05 février 2013

Corporate Culture (Rosenbaum)

"The trend in the United States of putting our cultural destiny in the hands of business executives seems especially misguided when compared with the achievements of government-supported initiatives in Europe. [..]
A law passed in 1957 guaranteed “final cut” to directors. That law didn’t eliminate state censorship, but it did protect film makers from the meddlesome cutting and re-editing of their work by producers, distributors, and theater programmers. Such intrusion -– with an eye more on the marketplace than on the artistic integrity of the film – is common in the United States, and is systematically perpetrated by both Miramax, which is the largest American distributor of foreign films (and is owned, incidentally, by Disney), and Bravo, the only national cable-television channel devoted to foreign films. [..]
"The state-supported Cinémathèque Française -– co-founded (in 1936) and directed by a passionate eclectic, the Turkish-born Henri Langlois (who was anything but a state bureaucrat) — provided a school and training ground for film makers such as Jean-Luc Godard and François Truffaut, who would form the core of the French New Wave. Many of their early features were made possible by a system of government advances on projected ticket sales. Commissions from state television also played an important role in keeping those film makers working, just as, in the 1970s, it was largely state-run German television that helped to launch the New German Cinema of Rainer Werner Fassbinder, Werner Herzog, and Wim Wenders. [..]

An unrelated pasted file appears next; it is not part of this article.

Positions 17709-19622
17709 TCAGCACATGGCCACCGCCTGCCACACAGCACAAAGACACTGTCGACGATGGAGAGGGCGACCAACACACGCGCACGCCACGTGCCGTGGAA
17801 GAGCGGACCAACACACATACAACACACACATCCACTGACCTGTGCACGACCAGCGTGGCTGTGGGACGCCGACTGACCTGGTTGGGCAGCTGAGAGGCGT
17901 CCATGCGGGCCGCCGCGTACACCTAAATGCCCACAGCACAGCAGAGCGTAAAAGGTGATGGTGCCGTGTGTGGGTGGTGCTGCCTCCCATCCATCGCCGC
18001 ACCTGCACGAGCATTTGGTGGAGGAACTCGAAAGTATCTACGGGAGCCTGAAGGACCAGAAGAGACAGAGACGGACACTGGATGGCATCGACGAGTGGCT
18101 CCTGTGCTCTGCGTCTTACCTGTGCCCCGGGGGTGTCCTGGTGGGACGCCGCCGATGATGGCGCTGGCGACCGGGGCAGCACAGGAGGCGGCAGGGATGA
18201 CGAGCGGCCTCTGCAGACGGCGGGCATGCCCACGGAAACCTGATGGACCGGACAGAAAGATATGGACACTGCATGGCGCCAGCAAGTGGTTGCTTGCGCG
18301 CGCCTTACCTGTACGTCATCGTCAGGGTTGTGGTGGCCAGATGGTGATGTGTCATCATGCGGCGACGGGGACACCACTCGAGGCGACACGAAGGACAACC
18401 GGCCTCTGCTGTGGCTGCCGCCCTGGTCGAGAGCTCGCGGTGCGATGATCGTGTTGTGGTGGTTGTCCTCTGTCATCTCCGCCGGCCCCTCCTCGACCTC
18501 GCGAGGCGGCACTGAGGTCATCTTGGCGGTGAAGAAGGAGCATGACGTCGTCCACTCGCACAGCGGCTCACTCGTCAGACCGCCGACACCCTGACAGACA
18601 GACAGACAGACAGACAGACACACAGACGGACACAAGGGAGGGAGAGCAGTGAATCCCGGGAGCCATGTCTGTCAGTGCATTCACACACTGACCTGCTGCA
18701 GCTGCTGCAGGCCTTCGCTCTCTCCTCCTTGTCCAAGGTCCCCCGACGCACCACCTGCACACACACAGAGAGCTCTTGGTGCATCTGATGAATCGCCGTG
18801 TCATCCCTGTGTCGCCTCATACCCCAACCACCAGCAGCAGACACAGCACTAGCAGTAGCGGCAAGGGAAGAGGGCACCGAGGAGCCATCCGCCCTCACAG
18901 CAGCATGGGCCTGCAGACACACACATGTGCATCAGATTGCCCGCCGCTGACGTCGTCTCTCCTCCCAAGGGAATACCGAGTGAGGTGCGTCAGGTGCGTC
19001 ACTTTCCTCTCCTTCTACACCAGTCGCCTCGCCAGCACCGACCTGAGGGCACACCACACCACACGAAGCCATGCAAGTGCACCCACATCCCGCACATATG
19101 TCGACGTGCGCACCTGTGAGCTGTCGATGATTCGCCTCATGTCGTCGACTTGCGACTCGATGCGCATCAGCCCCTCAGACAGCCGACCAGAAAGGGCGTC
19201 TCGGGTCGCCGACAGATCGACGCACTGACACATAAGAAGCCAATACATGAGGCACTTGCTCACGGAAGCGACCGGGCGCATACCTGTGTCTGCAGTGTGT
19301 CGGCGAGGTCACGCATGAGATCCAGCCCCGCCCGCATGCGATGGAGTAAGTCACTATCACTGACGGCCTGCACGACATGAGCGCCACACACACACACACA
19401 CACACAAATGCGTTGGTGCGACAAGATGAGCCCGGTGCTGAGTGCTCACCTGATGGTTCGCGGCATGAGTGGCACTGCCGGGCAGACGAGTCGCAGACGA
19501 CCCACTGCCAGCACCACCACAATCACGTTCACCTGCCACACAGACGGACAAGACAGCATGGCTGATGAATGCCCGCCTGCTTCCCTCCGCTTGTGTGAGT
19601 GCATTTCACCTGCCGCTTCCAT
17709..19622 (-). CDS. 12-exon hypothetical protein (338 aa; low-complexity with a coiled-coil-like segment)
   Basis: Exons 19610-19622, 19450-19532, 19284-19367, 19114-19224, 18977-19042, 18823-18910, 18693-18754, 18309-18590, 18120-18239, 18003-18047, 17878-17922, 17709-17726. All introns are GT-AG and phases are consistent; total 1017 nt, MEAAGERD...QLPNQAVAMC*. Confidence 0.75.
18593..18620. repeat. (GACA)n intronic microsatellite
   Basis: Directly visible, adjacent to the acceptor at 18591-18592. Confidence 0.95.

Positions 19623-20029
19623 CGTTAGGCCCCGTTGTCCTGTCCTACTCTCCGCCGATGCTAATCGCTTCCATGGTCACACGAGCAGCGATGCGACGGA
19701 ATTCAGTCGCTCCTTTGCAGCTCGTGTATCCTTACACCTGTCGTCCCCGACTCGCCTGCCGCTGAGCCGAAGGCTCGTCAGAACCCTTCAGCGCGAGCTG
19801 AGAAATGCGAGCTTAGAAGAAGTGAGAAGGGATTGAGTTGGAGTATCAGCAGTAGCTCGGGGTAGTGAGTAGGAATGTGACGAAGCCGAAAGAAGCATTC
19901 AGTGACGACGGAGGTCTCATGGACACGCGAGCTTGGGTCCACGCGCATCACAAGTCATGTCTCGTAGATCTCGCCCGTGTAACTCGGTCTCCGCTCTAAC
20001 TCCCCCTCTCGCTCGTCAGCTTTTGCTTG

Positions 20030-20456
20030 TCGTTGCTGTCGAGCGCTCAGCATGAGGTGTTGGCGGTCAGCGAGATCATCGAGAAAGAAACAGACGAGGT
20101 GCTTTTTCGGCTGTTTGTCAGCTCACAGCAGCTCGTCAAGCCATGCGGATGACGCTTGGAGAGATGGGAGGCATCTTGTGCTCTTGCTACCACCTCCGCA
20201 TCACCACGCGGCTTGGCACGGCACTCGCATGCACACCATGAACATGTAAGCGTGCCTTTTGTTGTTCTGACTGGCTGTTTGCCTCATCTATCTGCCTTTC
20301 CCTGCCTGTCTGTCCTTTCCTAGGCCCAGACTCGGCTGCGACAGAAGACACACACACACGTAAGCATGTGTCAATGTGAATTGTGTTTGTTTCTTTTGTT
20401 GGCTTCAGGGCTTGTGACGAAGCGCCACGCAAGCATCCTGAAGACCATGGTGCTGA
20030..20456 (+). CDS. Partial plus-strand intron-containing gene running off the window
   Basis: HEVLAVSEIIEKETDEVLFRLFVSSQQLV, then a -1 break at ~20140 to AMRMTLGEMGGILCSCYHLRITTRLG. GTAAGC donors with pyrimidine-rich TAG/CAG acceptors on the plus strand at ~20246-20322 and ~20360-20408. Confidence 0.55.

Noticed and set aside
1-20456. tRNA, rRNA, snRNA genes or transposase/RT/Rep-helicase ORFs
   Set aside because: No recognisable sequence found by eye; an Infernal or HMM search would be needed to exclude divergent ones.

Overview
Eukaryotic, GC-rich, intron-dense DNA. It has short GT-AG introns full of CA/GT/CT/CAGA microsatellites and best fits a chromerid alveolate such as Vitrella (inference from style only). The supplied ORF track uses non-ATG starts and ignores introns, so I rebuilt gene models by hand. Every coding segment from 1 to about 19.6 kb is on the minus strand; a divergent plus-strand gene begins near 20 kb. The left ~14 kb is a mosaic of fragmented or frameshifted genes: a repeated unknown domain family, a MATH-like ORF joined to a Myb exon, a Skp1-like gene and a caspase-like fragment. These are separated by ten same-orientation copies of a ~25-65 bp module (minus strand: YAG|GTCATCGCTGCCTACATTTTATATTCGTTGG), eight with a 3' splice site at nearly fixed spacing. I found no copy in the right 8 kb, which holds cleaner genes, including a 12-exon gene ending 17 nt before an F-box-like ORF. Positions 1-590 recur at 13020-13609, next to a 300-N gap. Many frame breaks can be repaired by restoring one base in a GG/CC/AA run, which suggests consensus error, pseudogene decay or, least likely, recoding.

Government activity in the United States played a crucial role in nurturing the French New Wave and New German Cinema here as well. A Supreme Court antitrust ruling on July 28, 1949, broke the major studios’ exclusive control over theaters and what they exhibited. That allowed independent theaters to flourish, which in turn led to the growth of art houses — more than 1,000 were operating by the late ’60s –-and to their ability to show foreign and independent films. But once President Reagan came into office, the government stopped enforcing antitrust laws favoring independents; as a result, movie theaters that want to show films not released by the major studios have had a hard time supporting themselves."
The Danger of Putting Our Cultural Destiny in the Hands of Business
(Jonathan Rosenbaum; The Chronicle of Higher Education; 17 April 1998)


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